Prime Minister Freundel Stuart has urged those participating in the small island developing states (SIDS) three-day Inter-Regional Preparatory Meeting, currently being held in Barbados, to critically re-visit some of the fundamental principles which provided the basis for bringing that group together.
Mr. Stuart made the call today while delivering the feature address at the opening of the meeting which is being held at Hilton Barbados.
He said that while the sustainable development concept was accepted by the international community, it was not easily seen as a reality in the day-to-day, on???the-ground activities in the lives of citizens in developing states.
???One reason for that is the reality that sustainable development policy dividends are long-term and often intergenerational, as opposed to the political, social and economic challenges which often have immediate impacts and short-term implications for our citizens. For this very reason, as SIDS, we seem to be creeping along with some common gaps and challenges continuing to follow us, from Barbados [in 1994] to Mauritius [in 2004] and again as we get ready for Samoa [in 2014],??? he stated.
The Prime Minister stressed that SIDS economies were highly exposed to economic shocks as a result of their heavy dependence on a few markets and the erosion of trade preferences within these markets. ??According to him, SIDS are classified as being among the most trade-open economies in the world, typified by strong dependence on a narrow range of exports and high import content, and he listed them as including food and fuel.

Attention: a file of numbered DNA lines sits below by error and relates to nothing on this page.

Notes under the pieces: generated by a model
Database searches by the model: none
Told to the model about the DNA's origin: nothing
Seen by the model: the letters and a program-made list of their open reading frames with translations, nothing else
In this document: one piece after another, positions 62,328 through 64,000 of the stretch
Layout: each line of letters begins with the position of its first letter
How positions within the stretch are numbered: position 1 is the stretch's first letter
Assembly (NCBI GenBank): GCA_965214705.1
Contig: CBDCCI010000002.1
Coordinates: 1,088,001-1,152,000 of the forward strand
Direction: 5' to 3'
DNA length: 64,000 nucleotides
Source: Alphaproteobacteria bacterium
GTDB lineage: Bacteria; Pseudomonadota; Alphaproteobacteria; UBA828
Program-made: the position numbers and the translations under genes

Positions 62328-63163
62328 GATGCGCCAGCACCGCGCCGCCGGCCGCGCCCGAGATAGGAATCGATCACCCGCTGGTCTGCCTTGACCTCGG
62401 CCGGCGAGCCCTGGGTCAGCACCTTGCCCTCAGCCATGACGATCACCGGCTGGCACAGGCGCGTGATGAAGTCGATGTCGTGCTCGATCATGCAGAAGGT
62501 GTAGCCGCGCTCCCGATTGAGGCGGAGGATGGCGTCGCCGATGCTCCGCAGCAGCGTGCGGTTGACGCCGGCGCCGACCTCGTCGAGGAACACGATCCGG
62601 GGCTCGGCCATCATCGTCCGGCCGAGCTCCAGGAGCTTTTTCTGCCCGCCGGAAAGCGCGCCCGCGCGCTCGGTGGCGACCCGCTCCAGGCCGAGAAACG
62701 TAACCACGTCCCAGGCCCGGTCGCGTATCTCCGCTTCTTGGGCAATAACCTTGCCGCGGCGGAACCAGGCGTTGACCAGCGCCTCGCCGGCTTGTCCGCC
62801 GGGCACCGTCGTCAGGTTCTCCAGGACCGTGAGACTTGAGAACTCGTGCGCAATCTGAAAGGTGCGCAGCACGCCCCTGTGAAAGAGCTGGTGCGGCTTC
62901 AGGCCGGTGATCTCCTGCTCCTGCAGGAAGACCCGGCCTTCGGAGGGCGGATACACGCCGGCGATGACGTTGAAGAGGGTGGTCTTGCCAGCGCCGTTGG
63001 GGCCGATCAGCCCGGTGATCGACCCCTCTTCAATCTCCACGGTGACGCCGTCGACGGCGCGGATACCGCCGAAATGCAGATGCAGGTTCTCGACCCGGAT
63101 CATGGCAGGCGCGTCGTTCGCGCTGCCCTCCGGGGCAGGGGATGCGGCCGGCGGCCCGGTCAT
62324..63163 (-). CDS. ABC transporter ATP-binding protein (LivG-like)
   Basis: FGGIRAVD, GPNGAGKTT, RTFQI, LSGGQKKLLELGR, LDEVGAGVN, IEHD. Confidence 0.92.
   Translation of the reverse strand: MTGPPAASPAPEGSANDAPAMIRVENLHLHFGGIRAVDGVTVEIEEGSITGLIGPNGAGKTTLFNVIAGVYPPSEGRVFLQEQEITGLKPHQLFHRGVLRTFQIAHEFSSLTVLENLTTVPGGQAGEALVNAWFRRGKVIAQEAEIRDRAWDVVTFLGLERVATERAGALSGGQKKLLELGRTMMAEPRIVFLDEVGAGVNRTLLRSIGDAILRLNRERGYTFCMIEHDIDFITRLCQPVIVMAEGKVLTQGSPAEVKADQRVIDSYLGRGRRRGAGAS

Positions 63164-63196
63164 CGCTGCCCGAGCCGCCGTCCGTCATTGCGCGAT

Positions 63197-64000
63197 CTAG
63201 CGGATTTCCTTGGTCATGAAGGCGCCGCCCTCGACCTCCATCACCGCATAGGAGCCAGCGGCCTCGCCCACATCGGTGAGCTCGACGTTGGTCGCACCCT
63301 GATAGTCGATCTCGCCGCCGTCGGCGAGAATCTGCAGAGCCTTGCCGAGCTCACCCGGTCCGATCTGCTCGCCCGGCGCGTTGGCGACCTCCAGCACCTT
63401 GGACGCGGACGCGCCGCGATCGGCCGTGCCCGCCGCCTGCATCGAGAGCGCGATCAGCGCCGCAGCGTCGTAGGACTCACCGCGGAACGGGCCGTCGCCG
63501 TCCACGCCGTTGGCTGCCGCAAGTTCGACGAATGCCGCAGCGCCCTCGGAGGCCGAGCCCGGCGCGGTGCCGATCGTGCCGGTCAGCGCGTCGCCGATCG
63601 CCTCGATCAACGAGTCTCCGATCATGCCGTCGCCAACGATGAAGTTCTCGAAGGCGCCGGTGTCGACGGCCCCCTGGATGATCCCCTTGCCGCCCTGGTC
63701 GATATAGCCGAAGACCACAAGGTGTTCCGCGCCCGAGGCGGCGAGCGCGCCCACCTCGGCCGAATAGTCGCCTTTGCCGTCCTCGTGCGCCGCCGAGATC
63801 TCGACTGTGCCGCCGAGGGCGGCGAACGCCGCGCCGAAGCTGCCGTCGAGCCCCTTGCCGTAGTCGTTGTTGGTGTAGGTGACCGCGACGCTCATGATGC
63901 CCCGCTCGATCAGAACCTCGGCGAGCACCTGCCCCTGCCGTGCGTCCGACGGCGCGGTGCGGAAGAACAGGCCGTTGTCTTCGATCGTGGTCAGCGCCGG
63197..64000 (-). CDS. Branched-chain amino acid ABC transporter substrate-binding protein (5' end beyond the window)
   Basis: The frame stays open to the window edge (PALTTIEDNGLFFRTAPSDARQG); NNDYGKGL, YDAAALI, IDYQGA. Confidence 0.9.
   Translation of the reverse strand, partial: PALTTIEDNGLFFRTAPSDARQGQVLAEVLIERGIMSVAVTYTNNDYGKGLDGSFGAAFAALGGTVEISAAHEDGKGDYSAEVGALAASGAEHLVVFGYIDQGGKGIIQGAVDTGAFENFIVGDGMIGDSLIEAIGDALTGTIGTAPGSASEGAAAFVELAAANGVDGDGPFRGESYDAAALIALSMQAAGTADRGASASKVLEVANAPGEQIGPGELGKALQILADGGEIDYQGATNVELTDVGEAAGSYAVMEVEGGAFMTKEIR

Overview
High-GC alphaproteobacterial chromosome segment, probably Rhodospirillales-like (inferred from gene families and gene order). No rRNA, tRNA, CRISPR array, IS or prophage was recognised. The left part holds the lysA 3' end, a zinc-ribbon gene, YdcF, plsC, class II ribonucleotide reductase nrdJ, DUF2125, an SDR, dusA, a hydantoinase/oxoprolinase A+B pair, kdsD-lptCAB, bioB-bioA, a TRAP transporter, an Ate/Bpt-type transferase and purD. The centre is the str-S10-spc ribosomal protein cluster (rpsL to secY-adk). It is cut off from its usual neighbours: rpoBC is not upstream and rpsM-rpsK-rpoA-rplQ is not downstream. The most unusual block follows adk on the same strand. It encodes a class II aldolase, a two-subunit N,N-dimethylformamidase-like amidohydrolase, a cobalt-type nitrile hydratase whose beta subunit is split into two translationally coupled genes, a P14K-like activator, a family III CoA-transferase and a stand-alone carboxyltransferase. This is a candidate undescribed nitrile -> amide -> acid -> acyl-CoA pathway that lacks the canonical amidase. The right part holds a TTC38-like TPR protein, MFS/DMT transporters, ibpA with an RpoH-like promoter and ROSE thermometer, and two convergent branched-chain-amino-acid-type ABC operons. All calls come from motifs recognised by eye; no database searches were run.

Mr. Stuart pointed out that a large part of the future of small island developing states depended on the sustainable use of their oceans. ???It is of tremendous concern to us that this important source of livelihood and food security continues to be threatened by pollution, habitat loss and alteration, overexploitation, invasive alien species, oceanic acidification, natural disasters and climate change,??? he lamented.
The Prime Minister added that in the area of health, the burden of coping with chronic non-communicable diseases was posing a great challenge to the national budgets of SIDS and to their human resource capacity.
The conference has attracted over 200 delegates.